As another example, the integrated PLL runs at 1.8V.

    Electron migration is indeed the main failure mechanism in most modern processors, however, the metal interconnect fabric has not been shinking by the same factors as the CMOS logic has. That means these 14nm processors can take more voltage than you would expect from a simple linear geometric relationship.

    What exactly the maximum safe limits are will probably never be known to those outside of Intel, but just as with Haswell, I've been running at a 24/7 1.4V core voltage, which I don't believe will significantly shorten the life of the CPU (especially if you have the cooling capacity to up the voltage to around 1.55V as the CPU degrades over the following decade).

    In any case, NOT running the CPU at at least 4.6GHz would mean that it wasn't a worthwhile upgrade from my 5960X, so the safety question is pretty much moot in my case.
    Reply
  • Oxford Guy - Saturday, August 29, 2015 - link

    Unless that worthwhile upgrade burns up in which case it's a non-worthwhile downgrade. Reply
  • 0razor1 - Sunday, August 30, 2015 - link

    Hey @Xenonite, sorry to quote you directly..
    'Electron migration is indeed the main failure mechanism in most modern processors, however, the metal interconnect fabric has not been shinking by the same factors as the CMOS logic has'
    -> I'd say spot on. But I thought that's what Intel 14nm was all about -they had the metal shrunk down to 14nm as well, as opposed to what Samsung as a pseudo 14nm (20nm metal interconnect).

    just as with Haswell, I've been running at a 24/7 1.4V core voltage
    -> Intel has specified 1.3VCore as being the max safe voltage. I'd pay heed :)

    NOT running the CPU at at least 4.6GHz would mean that it wasn't a worthwhile upgrade from my 5960X, so the safety question is pretty much moot in my case.
    -> You're right. But then everyone can't afford upgrades. I've just come from a Phenom 2 @4GHz (1.41VCore) to a 4670k @ 4.6GHz (1.29/1.9 core/VDDIN). What I did do was once the Ph2 was out of warranty, lapped it and OC'd it as far as it would go. Tried my hands at an FX -6300 for a week and was disappointed to say the least.

    Long story short and back to my point, P95.

    If it doesn't P95, it corrupts. /motto
    Reply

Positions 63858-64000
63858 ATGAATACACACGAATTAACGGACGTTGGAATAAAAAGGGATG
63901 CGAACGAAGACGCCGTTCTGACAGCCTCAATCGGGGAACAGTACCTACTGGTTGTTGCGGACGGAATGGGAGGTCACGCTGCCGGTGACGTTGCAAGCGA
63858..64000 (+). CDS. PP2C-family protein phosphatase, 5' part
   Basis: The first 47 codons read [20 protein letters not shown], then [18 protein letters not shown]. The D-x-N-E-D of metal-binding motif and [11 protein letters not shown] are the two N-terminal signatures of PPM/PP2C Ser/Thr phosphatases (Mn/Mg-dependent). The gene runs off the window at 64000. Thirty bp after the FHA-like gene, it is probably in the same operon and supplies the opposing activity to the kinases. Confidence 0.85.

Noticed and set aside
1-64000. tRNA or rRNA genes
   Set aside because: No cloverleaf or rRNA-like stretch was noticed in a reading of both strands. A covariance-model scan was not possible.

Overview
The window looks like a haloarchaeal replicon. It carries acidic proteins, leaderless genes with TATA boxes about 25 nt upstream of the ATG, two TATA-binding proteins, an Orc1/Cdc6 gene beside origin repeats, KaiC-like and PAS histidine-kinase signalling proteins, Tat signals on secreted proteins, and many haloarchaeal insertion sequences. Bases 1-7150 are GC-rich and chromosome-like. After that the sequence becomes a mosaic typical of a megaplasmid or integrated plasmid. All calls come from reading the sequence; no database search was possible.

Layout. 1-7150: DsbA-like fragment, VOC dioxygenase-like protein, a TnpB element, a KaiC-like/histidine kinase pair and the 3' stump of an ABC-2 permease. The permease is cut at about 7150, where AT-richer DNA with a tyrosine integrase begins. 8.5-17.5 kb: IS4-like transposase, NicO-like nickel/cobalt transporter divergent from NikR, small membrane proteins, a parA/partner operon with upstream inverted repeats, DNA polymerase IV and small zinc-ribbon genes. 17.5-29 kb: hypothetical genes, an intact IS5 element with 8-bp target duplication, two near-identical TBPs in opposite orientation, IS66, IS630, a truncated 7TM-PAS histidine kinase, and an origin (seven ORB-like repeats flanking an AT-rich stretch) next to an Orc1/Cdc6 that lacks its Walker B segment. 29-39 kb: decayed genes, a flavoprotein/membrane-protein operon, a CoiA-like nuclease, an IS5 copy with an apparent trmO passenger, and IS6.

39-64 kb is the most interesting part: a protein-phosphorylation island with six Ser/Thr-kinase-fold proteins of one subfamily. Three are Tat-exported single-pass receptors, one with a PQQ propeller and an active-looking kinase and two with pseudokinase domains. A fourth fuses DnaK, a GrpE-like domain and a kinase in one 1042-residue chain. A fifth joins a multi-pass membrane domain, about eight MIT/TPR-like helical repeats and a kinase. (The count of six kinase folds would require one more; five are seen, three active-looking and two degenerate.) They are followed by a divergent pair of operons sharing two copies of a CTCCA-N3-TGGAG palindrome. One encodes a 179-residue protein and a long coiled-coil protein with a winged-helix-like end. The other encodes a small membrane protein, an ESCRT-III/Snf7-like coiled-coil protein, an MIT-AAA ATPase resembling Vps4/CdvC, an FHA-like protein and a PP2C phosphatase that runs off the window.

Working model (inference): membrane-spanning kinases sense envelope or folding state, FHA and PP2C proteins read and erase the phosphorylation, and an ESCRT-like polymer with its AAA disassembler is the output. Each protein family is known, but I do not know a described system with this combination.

• varg14 - Friday, September 04, 2015 - link

    I agree if you have good cooling like my Cooler Master Nepton 140XL on my 4.6-5.1ghz 2600k that uses motherboard VRM's and keep temps under 70c always I see no reason to see any chip degradation or failures. I really only heard of chip degradation and failures when they started putting the VRM's on the CPU die itself with haswell adding more heat to the CPU. Now with Skylake using motherboard VRM;s again everything should be peachy keen. Reply
  • StevoLincolnite - Saturday, August 29, 2015 - link

    Electromigration.

    I was going those volts at 40nm...
    Reply
  • 0razor1 - Sunday, August 30, 2015 - link

    Lol I topped out @ 1.41Vcore on 45nm Phenom 2 ( with max temps on the core of 60C @ 4GHz).

    Earlier 24x7 for three years was 1.38Vcore for 3.8GHz.
    Reply
  • JKflipflop98 - Sunday, September 06, 2015 - link

    "If it's OK, then can someone illustrate why one should not go over say 1.6V on the DRAM in 22nm, why stick to 1.35V for 14nm? Might as well use standard previous generation voltages and call it a day?"

    Because the DRAM's line voltage goes straight into the integrated memory controller within the cpu. While the chunky circuits in your ram modules can handle 1.6V, the tiny little logical transistors on the CPU can only handle 1.35 before vaporizing.
    Reply
  • Zoeff - Friday, August 28, 2015 - link

    Yeah that's what I thought as well but apparently the voltage in the silicon is lower compared to what the input voltage is which is what you can control as the user. At least, this is what I read on overclock.net. Right now CPUz reports ~1.379v (flicking, +/- 0.01v) and that's with EIST, C-States and SVID Support disabled. Different monitoring software sometimes reports different voltages too so I find it hard to check what my CPU is actually doing. Reply

Log in

Don't have an account? Sign up now